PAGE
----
Configuring the Software

Documentation for the software we're configuring can usually be found somewhere in the top level directory of the source code. Sometimes the documentation will be in a file called INSTALL or README or some other file, usually in capital letters, but not necessarily. You'll need to poke around a little. Do read through the documentation, though. I'll be configuring the software quickly and a bit haphazardly just to get things up and running. Once I get things running, I can do some testing and go back to optimize things.


To start, we want to configure the Modules package so we can add and remove software packages for our environment. The Modules package is fairly simple to work with, but provides some very powerful features. We're going to start simple and then expand the functionality as we need it. At the end of the make install step, there's a notice printed that says:

NOTICE: Modules installation is complete. Please read the 'Configuration' section in INSTALL.txt to learn how to adapt your installation and make it fit your needs.

Looking through the documentation, there's a quick test to see if our installation is at least mostly correct. Running "modulecmd sh" should print out the usage instructions. A quick test shows this works correctly, so we're on the right path. Next, we can run make test, but this requires dejagnu which we haven't installed. You can install it and run the test suite if you like. I'm going to hope for the best and move on. Unfortunately, we don't have any other software packages that we can add to Modules yet, but we can at least get it set up in the system.

For the Modules package to function correctly, a number of environment variables and functions or aliases need to be set up. These are usually set up at the system level through startup files (run commands) for the user's shell. There are examples in the directory where we installed modules under the init/ directory. Unfortunately, the examples are for a slightly older shell startup system, but we can easily make them work with the new system. Run the following commands, and everything should be set up correctly.

cd /apps/modules-4.2.0/init
cp profile.csh /etc/profile.d/modules.csh
cp /etc/profile.d/

Now log out, log back in as user admin, and run module avail to see if things work correctly. You should get output similar to the following.

admin@baker:~> module avail
--------------------------- /apps/modules-4.2.0/modulefiles ----------------------------
dot  module-git  module-info  modules  null  use.own  

This shows that we have access to all the default modules, so things look good. There are some default modules already defined. I'm not sure if we need these or not, so let's set up our own directory to store our modulefiles. That will keep things separated from the default files in the distribution, and we can back up just our own directory when we upgrade.

We could create a new subdirectory under /apps/modulles-4.2.0/modulefiles, but I'm still a little wary that an upgrade may do something to that directory, so let's make the directory one level lower and call it /apps/modules-4.2.0/modulefiles/picluster. We don't have anything to put in it yet, so let's move on and get munge set up.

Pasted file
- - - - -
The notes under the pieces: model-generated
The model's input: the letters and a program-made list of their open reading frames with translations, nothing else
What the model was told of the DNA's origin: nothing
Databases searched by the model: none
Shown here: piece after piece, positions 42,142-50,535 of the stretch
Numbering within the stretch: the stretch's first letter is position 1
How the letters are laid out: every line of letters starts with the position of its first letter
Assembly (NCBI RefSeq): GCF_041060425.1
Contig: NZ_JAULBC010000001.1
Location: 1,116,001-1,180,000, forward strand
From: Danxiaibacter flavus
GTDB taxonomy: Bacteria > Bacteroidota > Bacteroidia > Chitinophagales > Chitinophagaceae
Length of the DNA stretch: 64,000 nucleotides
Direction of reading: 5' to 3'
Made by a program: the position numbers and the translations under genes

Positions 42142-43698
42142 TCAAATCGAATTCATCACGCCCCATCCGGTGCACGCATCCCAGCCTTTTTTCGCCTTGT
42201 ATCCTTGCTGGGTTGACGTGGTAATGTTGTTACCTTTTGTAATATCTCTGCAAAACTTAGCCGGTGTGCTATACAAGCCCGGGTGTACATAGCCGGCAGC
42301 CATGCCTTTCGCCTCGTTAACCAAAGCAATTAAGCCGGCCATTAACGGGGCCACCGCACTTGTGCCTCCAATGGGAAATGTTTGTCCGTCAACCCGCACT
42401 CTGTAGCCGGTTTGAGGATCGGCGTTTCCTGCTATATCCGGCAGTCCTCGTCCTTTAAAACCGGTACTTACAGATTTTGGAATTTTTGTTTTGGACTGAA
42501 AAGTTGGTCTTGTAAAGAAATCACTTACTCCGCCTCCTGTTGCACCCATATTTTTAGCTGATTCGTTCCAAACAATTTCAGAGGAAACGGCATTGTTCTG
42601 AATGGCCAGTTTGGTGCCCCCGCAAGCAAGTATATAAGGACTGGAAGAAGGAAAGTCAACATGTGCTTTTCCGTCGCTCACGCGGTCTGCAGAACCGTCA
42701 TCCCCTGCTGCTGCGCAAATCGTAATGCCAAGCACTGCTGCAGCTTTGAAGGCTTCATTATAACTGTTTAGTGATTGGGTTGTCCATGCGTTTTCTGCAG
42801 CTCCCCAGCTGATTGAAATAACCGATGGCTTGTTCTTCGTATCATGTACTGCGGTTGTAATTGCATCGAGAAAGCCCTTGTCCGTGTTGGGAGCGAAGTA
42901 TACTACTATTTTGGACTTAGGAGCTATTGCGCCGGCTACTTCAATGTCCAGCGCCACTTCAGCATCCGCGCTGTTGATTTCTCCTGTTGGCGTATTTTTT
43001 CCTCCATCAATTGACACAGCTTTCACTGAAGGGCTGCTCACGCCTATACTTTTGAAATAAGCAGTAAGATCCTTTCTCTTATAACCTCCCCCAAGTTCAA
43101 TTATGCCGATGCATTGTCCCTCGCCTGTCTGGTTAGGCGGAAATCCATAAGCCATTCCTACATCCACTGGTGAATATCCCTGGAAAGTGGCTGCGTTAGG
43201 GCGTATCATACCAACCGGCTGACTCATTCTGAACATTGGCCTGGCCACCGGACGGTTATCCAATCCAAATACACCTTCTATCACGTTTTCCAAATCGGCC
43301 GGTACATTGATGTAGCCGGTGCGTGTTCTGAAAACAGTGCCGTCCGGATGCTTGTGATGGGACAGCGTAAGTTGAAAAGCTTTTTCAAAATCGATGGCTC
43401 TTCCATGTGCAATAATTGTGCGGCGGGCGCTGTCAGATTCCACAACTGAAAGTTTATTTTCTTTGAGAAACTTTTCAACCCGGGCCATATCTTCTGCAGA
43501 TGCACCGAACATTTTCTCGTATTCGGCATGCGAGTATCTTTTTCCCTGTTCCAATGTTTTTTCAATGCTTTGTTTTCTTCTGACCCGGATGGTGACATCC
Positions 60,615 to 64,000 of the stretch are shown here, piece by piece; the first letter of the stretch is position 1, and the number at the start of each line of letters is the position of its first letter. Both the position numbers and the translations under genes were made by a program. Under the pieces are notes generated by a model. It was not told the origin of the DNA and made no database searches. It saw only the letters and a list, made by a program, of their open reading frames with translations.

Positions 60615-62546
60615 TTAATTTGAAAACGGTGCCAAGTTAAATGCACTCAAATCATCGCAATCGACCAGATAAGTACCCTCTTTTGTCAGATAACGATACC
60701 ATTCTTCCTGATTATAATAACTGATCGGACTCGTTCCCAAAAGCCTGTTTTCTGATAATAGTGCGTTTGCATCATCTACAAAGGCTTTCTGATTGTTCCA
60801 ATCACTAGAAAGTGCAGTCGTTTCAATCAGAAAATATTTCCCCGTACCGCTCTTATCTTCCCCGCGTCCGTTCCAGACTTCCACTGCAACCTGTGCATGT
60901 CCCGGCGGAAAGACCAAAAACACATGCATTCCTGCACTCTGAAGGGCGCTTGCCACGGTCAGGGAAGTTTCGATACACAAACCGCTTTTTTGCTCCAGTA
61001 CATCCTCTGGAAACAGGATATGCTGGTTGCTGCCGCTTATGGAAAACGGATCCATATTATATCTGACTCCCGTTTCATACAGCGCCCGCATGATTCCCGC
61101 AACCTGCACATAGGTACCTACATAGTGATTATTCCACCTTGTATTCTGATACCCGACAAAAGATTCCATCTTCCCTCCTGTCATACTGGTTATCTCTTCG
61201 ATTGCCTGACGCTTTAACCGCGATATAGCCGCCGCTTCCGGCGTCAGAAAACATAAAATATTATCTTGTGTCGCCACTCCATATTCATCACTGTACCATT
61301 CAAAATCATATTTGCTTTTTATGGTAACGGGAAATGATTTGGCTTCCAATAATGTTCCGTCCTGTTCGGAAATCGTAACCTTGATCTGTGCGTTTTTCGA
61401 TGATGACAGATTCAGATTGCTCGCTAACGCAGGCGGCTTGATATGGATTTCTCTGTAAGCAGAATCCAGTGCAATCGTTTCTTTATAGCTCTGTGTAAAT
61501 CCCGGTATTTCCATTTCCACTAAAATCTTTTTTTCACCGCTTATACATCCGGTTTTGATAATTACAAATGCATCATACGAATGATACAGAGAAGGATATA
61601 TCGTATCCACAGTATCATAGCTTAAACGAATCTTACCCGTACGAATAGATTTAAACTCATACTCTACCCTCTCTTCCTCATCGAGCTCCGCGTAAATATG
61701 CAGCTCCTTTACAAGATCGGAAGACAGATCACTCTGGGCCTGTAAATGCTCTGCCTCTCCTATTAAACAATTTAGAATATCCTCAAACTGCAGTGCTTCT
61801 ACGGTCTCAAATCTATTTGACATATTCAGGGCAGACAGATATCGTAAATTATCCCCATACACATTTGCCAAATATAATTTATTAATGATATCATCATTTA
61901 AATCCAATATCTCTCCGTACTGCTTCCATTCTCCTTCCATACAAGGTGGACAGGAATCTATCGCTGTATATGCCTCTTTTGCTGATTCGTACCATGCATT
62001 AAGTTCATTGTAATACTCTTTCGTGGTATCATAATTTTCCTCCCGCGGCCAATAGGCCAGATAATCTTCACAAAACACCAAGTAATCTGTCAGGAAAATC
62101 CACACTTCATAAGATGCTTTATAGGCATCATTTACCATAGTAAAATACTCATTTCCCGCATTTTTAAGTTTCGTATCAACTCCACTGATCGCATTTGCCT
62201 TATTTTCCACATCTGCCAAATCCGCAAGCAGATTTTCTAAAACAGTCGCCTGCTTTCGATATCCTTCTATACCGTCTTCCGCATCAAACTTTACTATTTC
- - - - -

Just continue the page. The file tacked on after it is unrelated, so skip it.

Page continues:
Although munge is a fairly simple package in terms of functionality, there's a lot going on behind the scenes. You should read through the documentation for how to configure this package. First, we need to set up a secret key for security, then we can start the munged daemon and test it. I'm going to generate the secret key using the (not so) random number generator, /dev/urandom, but you can use anything that generates 1024 bytes, even just a random 1k file. Here's what I did:

admin@baker:/apps/munge-0.5.13> dd if=/dev/urandom of=/apps/munge-0.5.13/etc/munge/munge.key bs=1 count=1024
1024+0 records in
1024+0 records out
1024 bytes (1.0 kB, 1.0 KiB) copied, 0.0157578 s, 65.0 kB/s
admin@baker:/apps/munge-0.5.13> chmod go-rwx /apps/munge-0.5.13/etc/munge/munge.key
admin@baker:/apps/munge-0.5.13> sbin/munged
admin@baker:/apps/munge-0.5.13> bin/remunge
2018-10-30 04:32:06 Spawning 1 thread for encoding
2018-10-30 04:32:06 Processing credentials for 1 second
2018-10-30 04:32:07 Processed 2218 credentials in 1.010s (2196 creds/sec)

It looks like things are working correctly, at least so far. We'll find out if we missed anything when we start plugging all the pieces together. Make a note of the final line that shows how many credentials we processed in one second. We'll revisit this when we start optimizing things.

We're running this as the admin user, but munge should run under its own, non-privileged account and group. When we originally installed munge we create some directories and changed the owner to admin. Now we have to pay for not reading the documentation thoroughly, and change the ownership of all those directories to the munge user.

We also want munge to start automatically when the system is rebooted, so we need to copy the munge.service file from /apps/source/munge-0.5.13/src/etc to /usr/lib/systemd/system.